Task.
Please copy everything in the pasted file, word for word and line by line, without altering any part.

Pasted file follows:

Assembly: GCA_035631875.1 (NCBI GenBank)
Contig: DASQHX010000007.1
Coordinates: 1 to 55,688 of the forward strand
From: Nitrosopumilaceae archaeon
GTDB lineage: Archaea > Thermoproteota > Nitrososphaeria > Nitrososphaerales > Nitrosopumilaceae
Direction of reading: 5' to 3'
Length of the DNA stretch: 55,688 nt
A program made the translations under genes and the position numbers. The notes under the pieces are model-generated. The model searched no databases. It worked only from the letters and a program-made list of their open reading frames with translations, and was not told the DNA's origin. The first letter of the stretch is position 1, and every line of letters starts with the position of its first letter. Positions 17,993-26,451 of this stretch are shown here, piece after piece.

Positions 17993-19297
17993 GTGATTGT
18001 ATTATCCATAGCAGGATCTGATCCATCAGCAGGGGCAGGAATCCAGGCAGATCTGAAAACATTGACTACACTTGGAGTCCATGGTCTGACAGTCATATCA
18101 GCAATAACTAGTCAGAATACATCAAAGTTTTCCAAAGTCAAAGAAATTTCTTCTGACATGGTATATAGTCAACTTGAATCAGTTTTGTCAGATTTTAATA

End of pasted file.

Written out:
Assembly: GCA_035631875.1 (NCBI GenBank)
Contig: DASQHX010000007.1
Coordinates: 1 to 55,688 of the forward strand
From: Nitrosopumilaceae archaeon
GTDB lineage: Archaea > Thermoproteota > Nitrososphaeria > Nitrososphaerales > Nitrosopumilaceae
Direction of reading: 5' to 3'
Length of the DNA stretch: 55,688 nt
A program made the translations under genes and the position numbers. The notes under the pieces are model-generated. The model searched no databases. It worked only from the letters and a program-made list of their open reading frames with translations, and was not told the DNA's origin. The first letter of the stretch is position 1, and every line of letters starts with the position of its first letter. Positions 17,993-26,451 of this stretch are shown here, piece after piece.

Positions 17993-19297
17993 GTGATTGT
18001 ATTATCCATAGCAGGATCTGATCCATCAGCAGGGGCAGGAATCCAGGCAGATCTGAAAACATTGACTACACTTGGAGTCCATGGTCTGACAGTCATATCA
18101 GCAATAACTAGTCAGAATACATCAAAGTTTTCCAAAGTCAAAGAAATTTCTTCTGACATGGTATATAGTCAACTTGAATCAGTTTTGTCAGATTTTAATA